I was a bit surprised when I saw that this Sho tale was penned by a Gharu'ndim. But, on reflection, there was nothing in the rules that specified you must write for your own heritage group.
"Loka Jii Learns to Hunt"
This little fable charmed me from the first paragraph. Out of all the entries, it strikes me as having the most authentic heritage "voice." It sounds like a story the Sho would tell their children; encouraging the virtues of discipline, education, and preparedness, while maintaining a gentle, Taoist sense of humor.
"The Journal of Nandesu Ka"
We've all been impatient with "beggars" in AC, those who hang around populated towns to spam chat with requests for equipment, money, or a "p0r+41 2 +3+h." This piece talks about a small, scared young girl who goes begging, and makes a friend along the way. I imagine that many enter Dereth in such a way. What makes the piece timeless is the postscript. Nandesu Ka encounters her savior again, and reflects on the new lives the two of them have built for themselves.
Honestly, I didn't think I could let this entry win. As all winners become canonical, it legitimizes the existence of the mysterious Heritage Group known as "d00d."
But it was just so damn funny . . .
"Shadows of My Doubts"
There is a phrase, coined by the Catholic mystic Saint John of the Cross, that describes the times when one who has great faith comes to doubt their purpose, their calling, their role in a large and uncertain world. This time of despair he called the "dark night of the soul." After many experiences in Dereth, the character of Aytalya has entered night, and seeks an answer. We never learn to whom her letter is written, although I have my suspicions.
Occasionally, someone will ask if we'll ever write an AC novel. I don't think we will, but there's always Aytalya's "The Call", a story she's been writing in installments for most of a year now. As I write this, it's almost 57,000 words long.
"The Journals of Change"
There were many pieces that described the differences between Ispar and Dereth. This one was more astute than the rest, noting things like food being more expensive, but weapons being much cheaper. It also featured a fresh and detailed "how I got here" opening. Little details like the annoyance of the tents sinking into the earth, and the brief discourse on the history of the Elmwood, help set the scene.
"Recalling the Calling"
The first days in a new land. Learning the rules. Maturing, and taking on an apprentice of one's own. Reflections on the life before. Philosophical ponderings on one's plight and purpose. The dubious blessing of eternal life, and what it does to one's sense of responsibility to your fellow human. In short, every single aspect of the Isparian experience in Dereth in one package, and told in a very human voice.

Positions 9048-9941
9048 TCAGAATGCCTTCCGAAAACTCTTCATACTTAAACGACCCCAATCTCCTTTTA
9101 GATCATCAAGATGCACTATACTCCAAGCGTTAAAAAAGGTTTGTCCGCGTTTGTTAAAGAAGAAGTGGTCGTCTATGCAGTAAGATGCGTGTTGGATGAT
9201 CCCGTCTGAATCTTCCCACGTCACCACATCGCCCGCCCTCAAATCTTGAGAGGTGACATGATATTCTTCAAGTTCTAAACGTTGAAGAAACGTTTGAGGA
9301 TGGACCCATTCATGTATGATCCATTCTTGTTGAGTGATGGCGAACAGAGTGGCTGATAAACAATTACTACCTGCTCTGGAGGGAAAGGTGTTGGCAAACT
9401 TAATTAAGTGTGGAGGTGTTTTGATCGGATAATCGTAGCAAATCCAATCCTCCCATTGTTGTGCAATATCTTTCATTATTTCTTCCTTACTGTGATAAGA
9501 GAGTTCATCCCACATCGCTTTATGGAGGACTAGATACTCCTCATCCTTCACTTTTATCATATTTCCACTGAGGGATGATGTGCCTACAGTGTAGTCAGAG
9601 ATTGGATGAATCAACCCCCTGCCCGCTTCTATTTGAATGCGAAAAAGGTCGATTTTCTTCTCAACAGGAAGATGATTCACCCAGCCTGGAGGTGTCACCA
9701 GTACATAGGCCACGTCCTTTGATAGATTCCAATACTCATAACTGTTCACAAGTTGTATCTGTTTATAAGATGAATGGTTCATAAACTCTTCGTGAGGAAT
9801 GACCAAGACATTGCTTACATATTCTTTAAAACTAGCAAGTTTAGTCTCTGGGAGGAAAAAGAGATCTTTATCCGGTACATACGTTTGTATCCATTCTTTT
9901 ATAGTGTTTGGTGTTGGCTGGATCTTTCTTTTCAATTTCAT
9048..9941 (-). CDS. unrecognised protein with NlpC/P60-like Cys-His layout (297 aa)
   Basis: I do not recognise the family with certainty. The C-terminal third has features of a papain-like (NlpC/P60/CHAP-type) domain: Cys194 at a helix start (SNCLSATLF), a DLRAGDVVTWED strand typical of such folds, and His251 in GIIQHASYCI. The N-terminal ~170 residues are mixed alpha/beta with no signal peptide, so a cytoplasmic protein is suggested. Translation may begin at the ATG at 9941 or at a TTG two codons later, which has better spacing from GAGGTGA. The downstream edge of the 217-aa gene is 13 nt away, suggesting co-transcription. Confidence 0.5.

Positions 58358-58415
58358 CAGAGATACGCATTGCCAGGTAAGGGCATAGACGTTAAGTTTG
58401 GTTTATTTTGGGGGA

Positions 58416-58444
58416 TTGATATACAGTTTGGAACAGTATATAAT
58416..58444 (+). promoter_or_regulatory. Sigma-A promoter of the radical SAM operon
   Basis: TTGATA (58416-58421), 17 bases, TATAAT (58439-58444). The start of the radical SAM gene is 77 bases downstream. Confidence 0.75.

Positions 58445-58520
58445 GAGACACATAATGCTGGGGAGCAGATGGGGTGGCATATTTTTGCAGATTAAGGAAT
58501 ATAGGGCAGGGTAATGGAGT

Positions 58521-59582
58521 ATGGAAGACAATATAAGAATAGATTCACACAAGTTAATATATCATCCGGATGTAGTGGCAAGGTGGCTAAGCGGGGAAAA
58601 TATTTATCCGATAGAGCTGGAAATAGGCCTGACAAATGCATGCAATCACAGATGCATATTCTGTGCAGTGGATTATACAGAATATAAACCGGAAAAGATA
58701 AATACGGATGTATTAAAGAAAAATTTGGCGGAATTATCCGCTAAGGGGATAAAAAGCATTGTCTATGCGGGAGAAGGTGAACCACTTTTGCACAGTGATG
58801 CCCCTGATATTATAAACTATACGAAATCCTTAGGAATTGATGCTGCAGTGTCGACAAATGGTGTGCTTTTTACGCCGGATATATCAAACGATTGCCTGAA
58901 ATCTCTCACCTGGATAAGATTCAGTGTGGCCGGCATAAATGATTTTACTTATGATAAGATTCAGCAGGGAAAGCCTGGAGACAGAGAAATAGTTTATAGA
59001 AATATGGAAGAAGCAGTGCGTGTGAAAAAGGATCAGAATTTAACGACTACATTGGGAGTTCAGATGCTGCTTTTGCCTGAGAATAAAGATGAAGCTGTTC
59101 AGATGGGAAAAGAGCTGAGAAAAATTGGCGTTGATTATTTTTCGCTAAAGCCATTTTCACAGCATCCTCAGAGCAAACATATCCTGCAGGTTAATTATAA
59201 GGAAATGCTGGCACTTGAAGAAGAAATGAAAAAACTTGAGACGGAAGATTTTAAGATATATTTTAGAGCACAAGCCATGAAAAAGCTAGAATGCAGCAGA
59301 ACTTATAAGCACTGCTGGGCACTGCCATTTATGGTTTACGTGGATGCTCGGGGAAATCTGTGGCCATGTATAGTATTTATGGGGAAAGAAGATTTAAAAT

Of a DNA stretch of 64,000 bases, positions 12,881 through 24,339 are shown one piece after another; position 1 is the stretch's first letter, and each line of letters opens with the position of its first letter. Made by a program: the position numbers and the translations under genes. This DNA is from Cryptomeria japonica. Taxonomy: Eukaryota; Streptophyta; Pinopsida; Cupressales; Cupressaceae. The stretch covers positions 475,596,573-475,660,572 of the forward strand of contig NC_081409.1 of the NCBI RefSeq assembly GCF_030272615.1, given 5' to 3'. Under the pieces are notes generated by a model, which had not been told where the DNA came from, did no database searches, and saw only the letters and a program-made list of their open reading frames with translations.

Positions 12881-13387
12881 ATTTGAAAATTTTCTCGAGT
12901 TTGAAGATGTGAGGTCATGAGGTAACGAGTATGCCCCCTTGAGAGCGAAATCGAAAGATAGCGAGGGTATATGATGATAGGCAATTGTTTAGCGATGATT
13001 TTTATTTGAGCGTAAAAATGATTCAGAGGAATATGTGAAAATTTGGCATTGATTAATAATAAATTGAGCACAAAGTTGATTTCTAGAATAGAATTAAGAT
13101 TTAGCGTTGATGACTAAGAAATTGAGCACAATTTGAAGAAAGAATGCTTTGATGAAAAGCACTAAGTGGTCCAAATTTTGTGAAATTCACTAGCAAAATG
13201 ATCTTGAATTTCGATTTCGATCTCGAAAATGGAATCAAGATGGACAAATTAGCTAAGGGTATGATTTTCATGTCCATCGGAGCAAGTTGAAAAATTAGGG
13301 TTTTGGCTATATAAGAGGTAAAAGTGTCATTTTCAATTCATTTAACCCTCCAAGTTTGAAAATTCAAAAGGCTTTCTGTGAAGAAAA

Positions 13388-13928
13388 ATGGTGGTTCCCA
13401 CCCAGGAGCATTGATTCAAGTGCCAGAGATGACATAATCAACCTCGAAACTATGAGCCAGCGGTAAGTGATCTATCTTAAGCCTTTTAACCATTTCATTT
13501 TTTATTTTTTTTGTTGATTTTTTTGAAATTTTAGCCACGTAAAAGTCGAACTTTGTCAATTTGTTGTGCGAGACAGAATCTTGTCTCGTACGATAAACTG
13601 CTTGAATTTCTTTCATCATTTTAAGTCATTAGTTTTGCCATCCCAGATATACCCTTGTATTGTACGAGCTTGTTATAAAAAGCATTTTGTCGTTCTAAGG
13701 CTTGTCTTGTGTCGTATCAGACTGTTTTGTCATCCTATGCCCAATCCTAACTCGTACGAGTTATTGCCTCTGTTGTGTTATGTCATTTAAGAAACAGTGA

This was my favorite piece overall.
"Skies" lies one hundred eighty degrees from "Recalling." Part reflection, part rant, part poetry . . . and again, very human. Beauty, bitterness, and a sense of futility. I'm not sure how to define this piece, but I don't think it knows how to define itself, either. Mainly, I think, it is a Job-like demand for attention and explanation from the unconcerned force of destiny. This was the only entry that had the courage to give a voice to that sense of outrage that must simmer beneath the skins of so many in Dereth.
I feel a great sympathy for the "orphans" of the new world. They'll be important one day.
This called to mind one of my old English professor's maxims. It is a story in which nothing happens, and everything occurs. What happens? Al-Sha'im leaves Samsur. What occurs? A sensitive and painful separation between lord and vassal; between old, old friends. In a strange way, it is the saddest of all the stories, since we know how it ends. This piece showed a careful eye for detail, rendered with precisely the right choice of words. Of all the entries, I thought this one the most skillfully executed.
As a final thought to leave you with, I mentioned above that these stories have been accepted into canon. Please regard the words of these authors to have the same authority as Pierson's words, or Rei's, or Crowley's, or mine. This is how Wari al-Sha'im left Samsur. The Plains of Elmwood do exist between the north bank of the Celdon and Thrushhaven Wood. Kokugawa is Emperor Kou's master of the blade.
Again, I thank everyone who entered. Let's do it again in a few months.
May you never awaken with "Vitae Mouth."
Chris "Stormwaltz" L'Etoile